Behind monarchies' quiet Arab Spring
- By Tom Weaver
quiet Arab Spring
Two years after the revolutionary start of the Arab Spring, a key question remains regarding the wave of uprisings and regime takeovers in the Middle East: why did so many Arab republics like Tunisia and Libya fall while every Arab monarchy remained intact?
The popular media-driven theory purports that because monarchs enjoy traditional religious and tribal legitimacy, their citizens feel an intense loyalty, and they also maintain power through controlled reforms that defuse public discontent. Many academics agree and consider it the primary reason why royals from the eight Arab monarchies—Jordan, Morocco, Saudi Arabia, and the Persian Gulf littoral states of Bahrain, Kuwait, Oman, Qatar and the United Arab Emirates—remain in absolute power.
Gregory Gause, professor of political science and Middle East expert, isn’t one of them. He questions the focus on monarchies by those examining why countries with kings fared better than those with presidents. “It’s kind of an obvious question and the simple answer has been, ‘Well, it must be something about monarchies.’ It’s the kind of one-step removed, news analysis accounts that have been developing in the Middle East. I don’t mean it in a derogatory way, but I think it was kind of an easy answer. Such explanations do not hold up under scrutiny. That’s what I wanted to push back.”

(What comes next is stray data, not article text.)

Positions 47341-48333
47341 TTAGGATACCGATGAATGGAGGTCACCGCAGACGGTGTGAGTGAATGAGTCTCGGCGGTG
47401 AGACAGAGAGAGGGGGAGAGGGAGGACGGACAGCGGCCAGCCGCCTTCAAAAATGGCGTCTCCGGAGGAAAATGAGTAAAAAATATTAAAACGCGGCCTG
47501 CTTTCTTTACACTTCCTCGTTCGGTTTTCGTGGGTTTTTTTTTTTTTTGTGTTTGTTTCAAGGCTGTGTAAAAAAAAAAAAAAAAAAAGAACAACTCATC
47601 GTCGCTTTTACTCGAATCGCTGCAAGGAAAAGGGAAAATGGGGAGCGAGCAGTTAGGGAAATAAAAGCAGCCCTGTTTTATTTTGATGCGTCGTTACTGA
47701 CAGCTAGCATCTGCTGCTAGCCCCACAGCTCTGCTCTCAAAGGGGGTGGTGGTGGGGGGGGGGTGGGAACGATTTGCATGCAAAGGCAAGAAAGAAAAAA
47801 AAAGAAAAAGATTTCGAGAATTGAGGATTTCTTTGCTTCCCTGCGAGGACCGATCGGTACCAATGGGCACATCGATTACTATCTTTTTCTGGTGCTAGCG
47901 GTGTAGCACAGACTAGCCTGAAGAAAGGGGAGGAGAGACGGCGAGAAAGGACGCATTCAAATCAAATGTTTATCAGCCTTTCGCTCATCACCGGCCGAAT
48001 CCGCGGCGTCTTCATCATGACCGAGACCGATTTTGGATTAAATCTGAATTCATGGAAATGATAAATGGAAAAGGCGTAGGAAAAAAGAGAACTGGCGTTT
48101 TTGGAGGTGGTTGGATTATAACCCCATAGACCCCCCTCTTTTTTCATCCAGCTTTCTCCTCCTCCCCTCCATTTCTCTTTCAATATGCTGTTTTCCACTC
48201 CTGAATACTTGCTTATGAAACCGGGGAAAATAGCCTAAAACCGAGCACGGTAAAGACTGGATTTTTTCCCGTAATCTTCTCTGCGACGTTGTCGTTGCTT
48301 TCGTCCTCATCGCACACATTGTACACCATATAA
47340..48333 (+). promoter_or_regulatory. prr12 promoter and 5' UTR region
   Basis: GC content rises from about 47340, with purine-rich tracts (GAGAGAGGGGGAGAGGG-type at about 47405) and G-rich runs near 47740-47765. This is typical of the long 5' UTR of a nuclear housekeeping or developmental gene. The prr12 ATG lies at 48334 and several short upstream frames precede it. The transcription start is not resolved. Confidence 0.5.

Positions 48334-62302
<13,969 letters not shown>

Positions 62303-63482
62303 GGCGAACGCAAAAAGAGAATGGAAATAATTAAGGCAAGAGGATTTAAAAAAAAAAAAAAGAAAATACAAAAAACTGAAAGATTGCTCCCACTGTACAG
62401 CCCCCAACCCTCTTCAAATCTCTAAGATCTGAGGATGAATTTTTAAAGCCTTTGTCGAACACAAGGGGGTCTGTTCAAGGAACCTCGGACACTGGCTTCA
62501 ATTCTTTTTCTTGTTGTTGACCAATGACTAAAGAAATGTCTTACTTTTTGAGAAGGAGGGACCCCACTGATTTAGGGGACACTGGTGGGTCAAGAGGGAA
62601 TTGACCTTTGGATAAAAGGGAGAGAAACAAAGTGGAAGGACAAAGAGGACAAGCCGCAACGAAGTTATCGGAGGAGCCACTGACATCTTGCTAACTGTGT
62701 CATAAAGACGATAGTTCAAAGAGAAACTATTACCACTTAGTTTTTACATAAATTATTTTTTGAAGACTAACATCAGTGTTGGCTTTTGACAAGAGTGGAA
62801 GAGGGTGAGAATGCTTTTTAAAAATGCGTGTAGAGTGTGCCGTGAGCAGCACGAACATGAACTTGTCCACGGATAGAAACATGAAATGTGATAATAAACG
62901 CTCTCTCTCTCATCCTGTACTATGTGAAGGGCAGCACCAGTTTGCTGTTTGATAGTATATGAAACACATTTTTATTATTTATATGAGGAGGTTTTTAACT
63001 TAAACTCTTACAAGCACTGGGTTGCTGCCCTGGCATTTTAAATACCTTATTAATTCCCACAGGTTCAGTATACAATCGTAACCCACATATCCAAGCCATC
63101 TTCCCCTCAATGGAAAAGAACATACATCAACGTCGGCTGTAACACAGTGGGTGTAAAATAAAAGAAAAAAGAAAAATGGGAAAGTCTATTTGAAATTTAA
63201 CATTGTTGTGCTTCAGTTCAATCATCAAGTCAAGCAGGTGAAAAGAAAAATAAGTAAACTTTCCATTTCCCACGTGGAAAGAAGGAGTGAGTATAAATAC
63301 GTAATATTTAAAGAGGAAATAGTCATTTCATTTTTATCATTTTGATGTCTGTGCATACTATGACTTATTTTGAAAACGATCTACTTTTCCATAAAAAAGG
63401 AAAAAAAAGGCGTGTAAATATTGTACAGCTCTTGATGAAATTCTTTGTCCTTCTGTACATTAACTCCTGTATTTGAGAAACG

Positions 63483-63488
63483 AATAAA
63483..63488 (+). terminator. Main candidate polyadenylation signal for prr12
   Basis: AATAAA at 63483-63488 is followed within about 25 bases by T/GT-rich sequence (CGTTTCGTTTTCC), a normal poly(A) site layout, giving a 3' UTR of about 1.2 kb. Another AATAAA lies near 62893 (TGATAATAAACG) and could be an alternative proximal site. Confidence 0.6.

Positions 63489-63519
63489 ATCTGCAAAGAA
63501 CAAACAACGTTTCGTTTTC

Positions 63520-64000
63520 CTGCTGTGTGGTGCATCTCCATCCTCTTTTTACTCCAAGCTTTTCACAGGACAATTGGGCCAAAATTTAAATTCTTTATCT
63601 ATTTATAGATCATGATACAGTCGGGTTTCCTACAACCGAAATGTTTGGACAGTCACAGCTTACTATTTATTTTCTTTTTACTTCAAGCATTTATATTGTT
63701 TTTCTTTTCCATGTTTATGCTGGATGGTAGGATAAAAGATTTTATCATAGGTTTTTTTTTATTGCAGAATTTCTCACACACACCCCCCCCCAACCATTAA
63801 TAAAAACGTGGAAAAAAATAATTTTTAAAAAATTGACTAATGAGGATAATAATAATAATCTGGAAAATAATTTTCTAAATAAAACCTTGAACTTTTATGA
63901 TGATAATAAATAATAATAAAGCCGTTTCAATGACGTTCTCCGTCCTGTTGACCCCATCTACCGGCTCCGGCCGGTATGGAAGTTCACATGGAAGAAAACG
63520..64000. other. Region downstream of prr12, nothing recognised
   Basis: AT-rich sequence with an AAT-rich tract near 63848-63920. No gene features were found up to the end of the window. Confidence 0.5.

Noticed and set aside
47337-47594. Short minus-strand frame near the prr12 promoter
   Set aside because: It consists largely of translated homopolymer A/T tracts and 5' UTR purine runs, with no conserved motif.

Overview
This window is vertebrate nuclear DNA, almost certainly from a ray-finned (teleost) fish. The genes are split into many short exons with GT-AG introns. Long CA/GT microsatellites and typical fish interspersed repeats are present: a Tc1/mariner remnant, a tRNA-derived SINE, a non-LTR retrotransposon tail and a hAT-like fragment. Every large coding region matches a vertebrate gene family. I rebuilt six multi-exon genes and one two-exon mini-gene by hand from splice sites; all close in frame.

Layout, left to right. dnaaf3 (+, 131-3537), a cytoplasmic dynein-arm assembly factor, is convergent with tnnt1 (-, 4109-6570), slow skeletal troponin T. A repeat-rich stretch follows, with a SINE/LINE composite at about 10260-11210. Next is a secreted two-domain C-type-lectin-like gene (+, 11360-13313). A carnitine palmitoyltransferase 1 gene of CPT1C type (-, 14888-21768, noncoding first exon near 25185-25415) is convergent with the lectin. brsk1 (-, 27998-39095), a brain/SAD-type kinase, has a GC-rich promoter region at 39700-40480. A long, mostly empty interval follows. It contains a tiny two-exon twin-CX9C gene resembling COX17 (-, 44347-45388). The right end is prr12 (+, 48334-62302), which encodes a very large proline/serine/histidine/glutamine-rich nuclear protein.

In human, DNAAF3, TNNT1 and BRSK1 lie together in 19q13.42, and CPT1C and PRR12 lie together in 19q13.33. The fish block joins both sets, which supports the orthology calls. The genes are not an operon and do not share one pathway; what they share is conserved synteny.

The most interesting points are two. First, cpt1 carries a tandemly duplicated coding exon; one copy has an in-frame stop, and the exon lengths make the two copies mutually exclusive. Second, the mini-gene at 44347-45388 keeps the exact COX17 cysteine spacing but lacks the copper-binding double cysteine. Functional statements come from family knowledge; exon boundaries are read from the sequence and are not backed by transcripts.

Gause’s self-described “counterpunch” came in the form of an article he co-authored with Sean L. Yom, assistant professor of political science at Temple University, in last October’s issue of the Journal of Democracy, a publication produced by the National Endowment for Democracy. In “Resilient Royals: How Arab Monarchies Hang On,” Gause predicts the prospects for popular revolution in Arab kingdoms will remain slim as long as their leaders continue to maintain the following advantages: broad-based coalitions; access to hydrocarbon rents; and support from foreign patrons.
“Ruling monarchism flourishes in the Arab world, but the reasons for this do not stem from any mysterious essence of kingship,” writes Gause. “They stem, rather, from historical choices and physical resources amenable to matter-of-fact analysis. To be sure, culture and institutions are central forces in the politics of any state. Yet they do not constitute convincing explanations for the resilience of royalism in the Arab world.”
Another reason revolt may not come as intensely in some monarchies, according to Gause, is because even though people living in the Middle East may not necessarily believe in them philosophically, they might prefer them to republics, where life doesn’t always look so good.
“If you are a Jordanian or a Saudi and you look around at Iraq, Egypt, and Syria you might say, ‘Hey, we’ve got it a lot better than those guys do,’” he says.
“And that might not have anything to do with a profound belief that monarchy is culturally consistent with your world view or the way you live your life. It could just be a very practical thing like, ‘Places with presidents seem to screw up while places with kings seem to be better off.’ One of things we should have learned from the Arab Spring is that just because people didn’t rebel doesn’t necessarily mean that the regime is popular. All these regimes that fell were pretty quiet, stable regimes—and then all of a sudden they weren’t.”